Books

The Golden Notebooks

By 
Angele Ellis

Zed Books has chosen interesting times in which to re-release the English translation of the two-part autobiography of Nawal El Saadawi, “A Daughter of Isis” and “Walking Through Fire.” One of the most important and distinctive voices of her generation, not only in the Arabic-speaking world, but across the globe, El Saadawi has served as a physician, writer, rebel, and revolutionary. Born in 1931, she explores in these two interwoven volumes her personal struggles for autonomy – for the survival of body, mind, and spirit – as both girl and woman in an Egyptian society warped by patriarchal religion, as well as repressive social traditions and laws. She states in “A Daughter of Isis” that at the age of six, she learned “these three words by heart and they were like one sentence: ‘God, calamity, marriage.’”As I write this review, similar women’s words echo in the halls of the U.S. Capitol and throughout America.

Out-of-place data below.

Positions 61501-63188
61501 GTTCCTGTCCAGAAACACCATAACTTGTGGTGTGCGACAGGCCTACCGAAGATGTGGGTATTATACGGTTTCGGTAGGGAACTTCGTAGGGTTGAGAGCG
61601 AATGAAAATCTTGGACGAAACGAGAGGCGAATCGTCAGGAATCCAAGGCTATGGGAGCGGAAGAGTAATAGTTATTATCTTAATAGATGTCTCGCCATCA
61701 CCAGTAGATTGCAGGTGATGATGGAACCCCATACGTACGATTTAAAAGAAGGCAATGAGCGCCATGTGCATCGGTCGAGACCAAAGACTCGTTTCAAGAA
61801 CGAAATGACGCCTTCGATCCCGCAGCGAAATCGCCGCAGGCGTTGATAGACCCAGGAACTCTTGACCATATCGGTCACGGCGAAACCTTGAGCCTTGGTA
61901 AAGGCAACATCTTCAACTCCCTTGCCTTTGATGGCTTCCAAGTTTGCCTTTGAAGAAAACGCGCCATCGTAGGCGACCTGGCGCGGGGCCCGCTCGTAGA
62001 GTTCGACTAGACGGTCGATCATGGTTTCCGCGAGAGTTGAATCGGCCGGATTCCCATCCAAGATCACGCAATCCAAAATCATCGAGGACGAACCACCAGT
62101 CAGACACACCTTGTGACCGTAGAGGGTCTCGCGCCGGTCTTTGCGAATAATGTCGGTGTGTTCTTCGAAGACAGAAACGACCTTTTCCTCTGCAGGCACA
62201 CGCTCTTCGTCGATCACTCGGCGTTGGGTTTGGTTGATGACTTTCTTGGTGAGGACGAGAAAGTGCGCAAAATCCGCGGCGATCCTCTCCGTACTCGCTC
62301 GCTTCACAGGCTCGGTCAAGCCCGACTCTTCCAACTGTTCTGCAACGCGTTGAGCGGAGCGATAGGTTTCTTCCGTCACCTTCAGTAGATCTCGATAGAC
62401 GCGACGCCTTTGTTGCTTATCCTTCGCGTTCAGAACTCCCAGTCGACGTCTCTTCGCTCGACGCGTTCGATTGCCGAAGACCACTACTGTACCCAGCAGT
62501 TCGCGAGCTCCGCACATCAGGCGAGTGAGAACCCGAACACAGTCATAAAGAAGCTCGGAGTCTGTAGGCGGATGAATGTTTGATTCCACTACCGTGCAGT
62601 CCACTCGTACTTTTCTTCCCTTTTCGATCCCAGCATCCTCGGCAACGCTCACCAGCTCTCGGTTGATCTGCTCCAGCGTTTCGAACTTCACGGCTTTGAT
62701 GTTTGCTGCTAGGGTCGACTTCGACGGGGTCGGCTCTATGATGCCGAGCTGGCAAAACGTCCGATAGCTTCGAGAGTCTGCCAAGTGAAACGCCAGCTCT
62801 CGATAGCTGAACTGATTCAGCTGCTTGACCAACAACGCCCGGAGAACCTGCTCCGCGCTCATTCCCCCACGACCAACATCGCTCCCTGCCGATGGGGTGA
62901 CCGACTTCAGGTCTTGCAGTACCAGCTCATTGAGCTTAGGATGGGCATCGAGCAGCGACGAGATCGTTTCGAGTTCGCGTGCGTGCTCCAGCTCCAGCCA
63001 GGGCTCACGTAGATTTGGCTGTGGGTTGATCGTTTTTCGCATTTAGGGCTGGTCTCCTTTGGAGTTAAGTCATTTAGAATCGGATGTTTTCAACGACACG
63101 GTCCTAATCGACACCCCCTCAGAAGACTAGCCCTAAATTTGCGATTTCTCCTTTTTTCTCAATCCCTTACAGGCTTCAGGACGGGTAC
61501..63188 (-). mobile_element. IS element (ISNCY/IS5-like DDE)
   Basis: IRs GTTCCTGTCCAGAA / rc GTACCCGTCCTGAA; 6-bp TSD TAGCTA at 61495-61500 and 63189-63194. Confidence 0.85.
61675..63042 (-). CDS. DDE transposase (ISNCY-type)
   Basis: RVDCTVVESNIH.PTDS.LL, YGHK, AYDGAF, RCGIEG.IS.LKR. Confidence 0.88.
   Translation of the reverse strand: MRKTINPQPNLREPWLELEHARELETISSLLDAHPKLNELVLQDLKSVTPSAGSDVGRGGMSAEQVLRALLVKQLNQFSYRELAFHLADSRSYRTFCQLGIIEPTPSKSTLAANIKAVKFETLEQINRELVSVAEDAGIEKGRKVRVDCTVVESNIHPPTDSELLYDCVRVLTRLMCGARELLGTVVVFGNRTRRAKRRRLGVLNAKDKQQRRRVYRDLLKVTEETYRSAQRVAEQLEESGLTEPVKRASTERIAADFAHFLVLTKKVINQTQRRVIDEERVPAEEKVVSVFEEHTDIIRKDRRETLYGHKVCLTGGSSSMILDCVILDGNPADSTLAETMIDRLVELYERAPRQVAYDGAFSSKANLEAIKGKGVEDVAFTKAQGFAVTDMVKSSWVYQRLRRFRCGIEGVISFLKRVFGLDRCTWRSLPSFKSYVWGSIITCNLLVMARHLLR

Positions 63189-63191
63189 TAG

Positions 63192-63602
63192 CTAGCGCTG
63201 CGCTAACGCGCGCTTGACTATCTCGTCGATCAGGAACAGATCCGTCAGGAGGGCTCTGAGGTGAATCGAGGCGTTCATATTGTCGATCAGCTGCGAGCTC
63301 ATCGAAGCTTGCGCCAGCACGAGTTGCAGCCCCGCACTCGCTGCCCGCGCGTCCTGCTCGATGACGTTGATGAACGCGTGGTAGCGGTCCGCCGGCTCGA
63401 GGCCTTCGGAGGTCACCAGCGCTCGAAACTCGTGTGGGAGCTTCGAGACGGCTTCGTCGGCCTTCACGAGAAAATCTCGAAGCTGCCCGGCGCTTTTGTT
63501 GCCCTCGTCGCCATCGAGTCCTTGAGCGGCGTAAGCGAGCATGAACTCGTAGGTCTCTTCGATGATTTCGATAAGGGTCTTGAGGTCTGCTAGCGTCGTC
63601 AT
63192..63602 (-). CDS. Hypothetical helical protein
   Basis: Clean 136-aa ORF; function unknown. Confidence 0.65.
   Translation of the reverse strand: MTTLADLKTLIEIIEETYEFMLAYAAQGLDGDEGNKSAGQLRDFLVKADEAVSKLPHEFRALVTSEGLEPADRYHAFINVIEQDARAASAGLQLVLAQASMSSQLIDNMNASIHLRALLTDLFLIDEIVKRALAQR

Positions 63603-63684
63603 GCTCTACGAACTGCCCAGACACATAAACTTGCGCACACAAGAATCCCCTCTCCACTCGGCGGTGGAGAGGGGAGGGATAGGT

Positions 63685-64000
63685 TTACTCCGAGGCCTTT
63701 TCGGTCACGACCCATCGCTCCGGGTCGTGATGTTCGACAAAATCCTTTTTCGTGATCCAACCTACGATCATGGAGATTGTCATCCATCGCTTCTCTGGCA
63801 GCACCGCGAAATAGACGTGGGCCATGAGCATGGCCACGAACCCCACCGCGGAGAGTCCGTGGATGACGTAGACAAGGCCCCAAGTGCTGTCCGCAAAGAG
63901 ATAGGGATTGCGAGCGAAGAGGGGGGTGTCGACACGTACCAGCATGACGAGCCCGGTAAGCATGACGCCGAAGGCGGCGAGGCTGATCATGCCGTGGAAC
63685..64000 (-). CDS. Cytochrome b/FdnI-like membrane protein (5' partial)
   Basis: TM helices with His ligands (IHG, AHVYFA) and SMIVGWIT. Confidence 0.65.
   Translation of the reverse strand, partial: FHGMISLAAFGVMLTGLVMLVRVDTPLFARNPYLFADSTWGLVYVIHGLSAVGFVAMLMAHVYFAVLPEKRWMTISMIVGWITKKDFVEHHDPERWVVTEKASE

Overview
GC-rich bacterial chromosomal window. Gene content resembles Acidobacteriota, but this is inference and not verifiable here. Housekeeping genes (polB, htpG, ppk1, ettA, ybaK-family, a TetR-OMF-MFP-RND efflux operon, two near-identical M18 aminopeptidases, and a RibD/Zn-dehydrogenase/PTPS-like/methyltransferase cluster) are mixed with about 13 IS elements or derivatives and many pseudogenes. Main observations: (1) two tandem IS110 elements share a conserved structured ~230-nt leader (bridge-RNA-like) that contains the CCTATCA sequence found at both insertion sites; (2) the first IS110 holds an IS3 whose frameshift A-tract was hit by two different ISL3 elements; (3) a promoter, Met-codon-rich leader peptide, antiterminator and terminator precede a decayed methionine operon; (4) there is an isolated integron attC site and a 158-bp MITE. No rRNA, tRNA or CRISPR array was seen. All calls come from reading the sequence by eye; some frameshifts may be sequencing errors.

BOOK REVIEWS IN THE CURRENT AL JADID, VOL. 24, NO. 79, 2020

The Arab-Israeli Conflict: How the American Left Grabbed the Third Rail of American Politics
By 
Michael Teague
 
The Arab-Israeli conflict has long been a divisive issue in the left lane of American politics. Bitter disagreements came to the fore, especially during periods of armed conflict and subsequent occupation, such as the wars of 1967 and 1973, and Israel’s invasion of Lebanon in 1982.

BOOK REVIEWS IN FORTHCOMING AL JADID, VOL. 24, NO. 78, 2020

New Film History Volume Documents, Preserves Legacy of Palestinian Cinema, From Nakba to the Present
By 
Al Jadid Staff

Nadia Yaqub’s recent book “Palestinian Cinema in the Days of Revolution” (University of Texas Press) offers a valuable survey of Palestinian cinema, from its pre-history in the early photographs and films made by international relief organizations, up to its birth out of the Palestinian Liberation Organization’s struggle against the Israeli State. Yaqub details the narrative of victimhood that dominated early visual documentation of Palestine, as presented by organizations like the American Friends Service Committee and the United Nations Relief and Works Agency. Such films depicted Palestinians as “seen but not heard, and their statelessness and victimhood are presented as timeless, ahistorical facts, rather than the results of a process of violent dispossession culminating in the Nakba in 1948.”

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